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PTA Blog Talk

A Safe Environment

Published November 21, 2012 4:14 PM by Jason Marketti

A therapist's gym is a multipurpose room not only for the staff but also patients. For the staff, it's used for in-services, luncheons and meetings. For the patients we see, the gym is used for exercises to get stronger, a place to encourage and become encouraged by others, and a safe place to express frustrations.

Often when I'm with patients in the gym, they'll tell me about their family struggles or a difficult nurse the night before. The patients open up about their lives the more they are with me in the gym. The gym becomes a confessional room of sorts where patients can express themselves to us without guilt of reprisal, although I'm quite stunned by what some of the patients have told me.

One spoke about a pipe bomb that he built and what it was for. The bomb exploded in his basement and he was being seen for wound care. He also tried to sell me an AK-47. One patient spoke of writing all her children out of the will because they were going to her house to claim items while she was in the SNF. I politely declined to sign as a witness on some forms a lawyer brought to her.

Quite a few patients have told me about medications or home remedies they've brought from home. Of course I let the nurse know about it. I'm always surprised by what a patient will tell me next when we are alone in the gym. There are patients who will complain about their families and neighbors who come to visit. I've heard so many stories and so-called "family secrets" that I could write a hundred five-minute mysteries to bedazzle even Edgar Allan Poe.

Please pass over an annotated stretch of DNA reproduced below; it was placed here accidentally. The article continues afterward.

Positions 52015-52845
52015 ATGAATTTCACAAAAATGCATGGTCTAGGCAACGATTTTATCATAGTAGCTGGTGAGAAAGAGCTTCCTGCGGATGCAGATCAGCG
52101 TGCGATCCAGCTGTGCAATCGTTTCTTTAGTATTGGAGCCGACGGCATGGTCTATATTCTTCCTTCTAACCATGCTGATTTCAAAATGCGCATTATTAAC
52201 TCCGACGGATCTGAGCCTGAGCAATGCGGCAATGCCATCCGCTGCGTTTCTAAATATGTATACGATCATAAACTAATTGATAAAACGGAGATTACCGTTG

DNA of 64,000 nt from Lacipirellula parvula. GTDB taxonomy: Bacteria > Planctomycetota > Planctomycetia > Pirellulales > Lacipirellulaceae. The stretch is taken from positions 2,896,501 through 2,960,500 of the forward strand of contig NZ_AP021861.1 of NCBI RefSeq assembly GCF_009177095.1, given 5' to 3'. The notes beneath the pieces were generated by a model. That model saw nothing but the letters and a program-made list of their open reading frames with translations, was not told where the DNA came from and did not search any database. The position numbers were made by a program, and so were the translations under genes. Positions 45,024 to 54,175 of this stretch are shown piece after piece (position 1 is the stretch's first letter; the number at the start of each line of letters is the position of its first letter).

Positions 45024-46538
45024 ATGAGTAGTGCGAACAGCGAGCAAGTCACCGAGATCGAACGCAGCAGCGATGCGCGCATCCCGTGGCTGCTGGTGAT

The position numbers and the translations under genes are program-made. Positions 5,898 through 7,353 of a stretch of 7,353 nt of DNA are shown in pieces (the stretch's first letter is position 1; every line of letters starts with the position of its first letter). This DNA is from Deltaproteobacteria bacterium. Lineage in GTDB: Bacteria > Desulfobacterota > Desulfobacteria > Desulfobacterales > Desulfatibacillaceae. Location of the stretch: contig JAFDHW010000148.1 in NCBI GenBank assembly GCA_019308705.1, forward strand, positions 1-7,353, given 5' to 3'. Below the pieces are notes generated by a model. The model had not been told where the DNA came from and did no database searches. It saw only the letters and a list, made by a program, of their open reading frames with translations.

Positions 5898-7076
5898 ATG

I think it is the fact that we spend more one on one time with a patient than any other profession. Doctors and nurses are in and out. Nurses who work 12 hour shifts 3 days a week turn over very quickly for patients, where PTs tend to be more consistent.

I've also heard it said that people are more likely to talk intimately to a passenger on the bus than to someone in their own family. Strangers are safe, no history, no future, just present in the moment.

We have to be present in the moment to see what is happening with the patient, if they are improving or if they are working in the ways we are trying to facilitate. How many other professions do that?

Dean Metz November 21, 2012 7:42 PM

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About this Blog

    Jason J. Marketti
    Occupation: Physical Therapist Assistant
    Setting: San Jacinto, CA
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